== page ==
We have all made New Year resolutions or set ourselves up for challenges which at the time made sense and were feasible. But when circumstances change do we change our goals or targets or even cancel our challenges altogether – probably not. We just persevere and try to bundle our way through them because we do not want to let everyone down or appear weak.
Having spent almost 30 years as a RAF Aviator, the one thing I was taught from day one was flexibility. Know when its unsafe, unwise or just plain stupid and be prepared to restructure your plan or even ‘get the hell out’ and head for home. Its like the old saying in the mountaineering/hill-walking world – “getting to the top is optional – getting down is mandatary”.
Yet despite my military training and over 50 years in the mountains I have recently found myself persevering with a challenge that I know full well I would not achieve.
At the end of last year I set myself a challenge to walk the equivalent distance of the River Nile from Khartoum to the Mediterranean. A distance of over 1600 miles requiring me to walk approximately 136 miles a month. No great problem, I was capable and fit enough to complete this challenge. But then disaster struck on Christmas Eve – I caught the worse flu that I have ever had (and I don’t mean man flu) I mean the real McCoy.
For two weeks I was completely ‘out of it’. Off work and incapable of doing much more than eat and sleep. I felt as though all the energy had been drained from me. The slightest effort was exhausting. The whole affair was completely debilitating rendering me incapable of any activity or exercise.
By the second week of January I was well enough to return to work but was still feeling very tired and weak. I knew I had the launch of the 2018 Ordnance Survey #GetOutside Champions coming up during the last week of the month and wanted to be fit enough to be able to take part in all the planned activities, including the 6 mile walk on the Friday morning.
Throughout January my biggest concern had been how quickly I became short of breath and was constantly wheezing as if I had developed asthma. Several trips to the Doctors confirmed that there was no serious underlying problem and I was prescribed inhalers to make breathing easier.
This worked and I was able to attend and partake in the Champions launch but as January moved into February I noticed a worsening of my breathing. Further returns to the Doctors again could not uncover any serious ailment and the breathlessness was put down to the long-term recovery from this particularly vicious strain of the flu.
It was not until March that I started doing any form of walking. Up to this point I had not been out, with the exception of the Champion walk, since well before Christmas. I was now very unfit, physically, and struggled to walk 3-5 miles let alone the 12-18 miles would should have been walking during each outing.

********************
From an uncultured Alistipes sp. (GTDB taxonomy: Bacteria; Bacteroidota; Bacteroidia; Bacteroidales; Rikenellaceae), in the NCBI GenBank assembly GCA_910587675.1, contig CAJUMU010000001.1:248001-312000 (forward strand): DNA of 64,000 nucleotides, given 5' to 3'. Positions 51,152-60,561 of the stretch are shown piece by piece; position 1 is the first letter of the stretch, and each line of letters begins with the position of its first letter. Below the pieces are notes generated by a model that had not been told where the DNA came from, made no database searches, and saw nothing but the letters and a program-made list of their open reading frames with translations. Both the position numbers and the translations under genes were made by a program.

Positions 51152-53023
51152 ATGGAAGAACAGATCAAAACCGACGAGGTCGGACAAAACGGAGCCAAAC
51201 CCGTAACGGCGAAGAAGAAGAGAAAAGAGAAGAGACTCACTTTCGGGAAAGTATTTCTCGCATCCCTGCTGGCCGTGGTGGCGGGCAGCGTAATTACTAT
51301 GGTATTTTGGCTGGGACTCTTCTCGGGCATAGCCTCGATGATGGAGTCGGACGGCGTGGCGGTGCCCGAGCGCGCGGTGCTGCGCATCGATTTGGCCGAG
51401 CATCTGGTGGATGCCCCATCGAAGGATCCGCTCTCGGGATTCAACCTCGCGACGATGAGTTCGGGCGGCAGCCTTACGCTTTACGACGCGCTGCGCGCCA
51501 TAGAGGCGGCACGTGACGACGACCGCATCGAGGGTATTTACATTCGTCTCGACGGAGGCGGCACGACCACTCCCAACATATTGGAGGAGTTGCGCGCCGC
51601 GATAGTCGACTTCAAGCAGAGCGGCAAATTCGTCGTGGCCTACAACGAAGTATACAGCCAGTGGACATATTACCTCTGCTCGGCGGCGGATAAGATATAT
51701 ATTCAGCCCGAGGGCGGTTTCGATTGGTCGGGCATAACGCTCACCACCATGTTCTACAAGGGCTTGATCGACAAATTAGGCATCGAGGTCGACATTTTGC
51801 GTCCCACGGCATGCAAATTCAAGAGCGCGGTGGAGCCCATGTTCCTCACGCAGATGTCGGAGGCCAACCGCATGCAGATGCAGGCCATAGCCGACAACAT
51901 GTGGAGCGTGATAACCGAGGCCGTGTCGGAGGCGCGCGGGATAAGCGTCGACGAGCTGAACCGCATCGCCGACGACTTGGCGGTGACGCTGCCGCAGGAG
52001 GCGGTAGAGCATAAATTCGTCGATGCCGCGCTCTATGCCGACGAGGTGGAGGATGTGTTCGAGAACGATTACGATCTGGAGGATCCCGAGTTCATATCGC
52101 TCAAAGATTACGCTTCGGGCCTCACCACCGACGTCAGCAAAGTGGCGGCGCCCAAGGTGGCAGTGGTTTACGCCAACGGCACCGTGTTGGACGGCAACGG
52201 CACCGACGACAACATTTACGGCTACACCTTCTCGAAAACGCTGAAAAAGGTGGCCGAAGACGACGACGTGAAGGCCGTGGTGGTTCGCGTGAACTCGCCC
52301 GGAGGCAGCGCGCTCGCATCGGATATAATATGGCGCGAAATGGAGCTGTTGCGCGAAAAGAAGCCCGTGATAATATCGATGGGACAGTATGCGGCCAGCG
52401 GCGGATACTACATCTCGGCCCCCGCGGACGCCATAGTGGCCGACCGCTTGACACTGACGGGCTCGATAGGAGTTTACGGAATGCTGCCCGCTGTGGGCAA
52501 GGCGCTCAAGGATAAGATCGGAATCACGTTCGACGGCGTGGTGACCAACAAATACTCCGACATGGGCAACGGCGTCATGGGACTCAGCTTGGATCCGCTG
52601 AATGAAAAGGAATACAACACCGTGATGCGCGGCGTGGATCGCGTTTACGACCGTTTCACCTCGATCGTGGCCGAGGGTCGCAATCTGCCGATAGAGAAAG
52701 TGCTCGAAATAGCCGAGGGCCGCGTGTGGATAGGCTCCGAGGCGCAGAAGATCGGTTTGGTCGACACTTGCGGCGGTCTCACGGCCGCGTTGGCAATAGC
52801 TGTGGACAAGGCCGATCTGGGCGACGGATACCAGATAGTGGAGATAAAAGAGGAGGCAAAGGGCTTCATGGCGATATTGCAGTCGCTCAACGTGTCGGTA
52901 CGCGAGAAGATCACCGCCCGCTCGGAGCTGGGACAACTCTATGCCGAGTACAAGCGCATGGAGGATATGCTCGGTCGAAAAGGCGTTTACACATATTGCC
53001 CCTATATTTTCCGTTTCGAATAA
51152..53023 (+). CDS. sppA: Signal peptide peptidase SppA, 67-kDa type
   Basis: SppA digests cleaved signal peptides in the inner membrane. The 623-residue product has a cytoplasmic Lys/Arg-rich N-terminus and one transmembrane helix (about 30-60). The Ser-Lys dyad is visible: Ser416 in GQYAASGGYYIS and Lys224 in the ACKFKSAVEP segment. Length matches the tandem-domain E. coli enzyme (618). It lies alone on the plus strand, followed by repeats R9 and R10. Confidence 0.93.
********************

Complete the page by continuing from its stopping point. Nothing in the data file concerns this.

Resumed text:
I tried to increase my work load to recover my fitness levels but found that this was pushing me further backwards and I felt I was ‘getting nowhere fast’. It was obvious that I was still suffering from the long-term effects of the illness and was also battling the added issue of having put on a stone of weight during that period.
So what did this mean for my challenge? Well obviously I was never going to be able to play catch-up and the stark realisation struck me that I would have to put my hand up and say I can’t do it this year. With almost half the year gone I would now have to walk 240 miles a month or 60 miles a week at a time when I am only just getting back up to 6 miles a day!
However, all is not lost! To paraphrase Benjamin Franklin:
Out of adversity comes change
I may not be able to walk the equivalent length of the Nile this year but what I can do is focus on recovery and training. Take a more sensible and pragmatic approach to my walking.
I had been goal and target orientated for too long and it had got to the stage where I was walking to achieve a target rather than spending the weekend walking for the enjoyment and the pleasure of the outdoors. Inadvertently I had discovered that I had lost the pleasure of walking.
Almost immediately I started enjoying my walks again. I noticed that I was planning walks to enjoy the area rather than to achieve distance or elevation gain. I was walking for me and not for a goal or target. Yes I will still have my goals and targets but they are about pleasure not endurance.
I don’t need to prove myself anymore, I know what I have done and where I have been. I have walked the mountains of Scotland and Wales, the fells of Cumbria and the ‘backbone of Britain’. I have explored the empty quarter and scaled the highest mountain in Oman. I have conquered the deepest caves in Britain and Europe. I have slept under the stars and seen the sunrise. Now I can enjoy myself!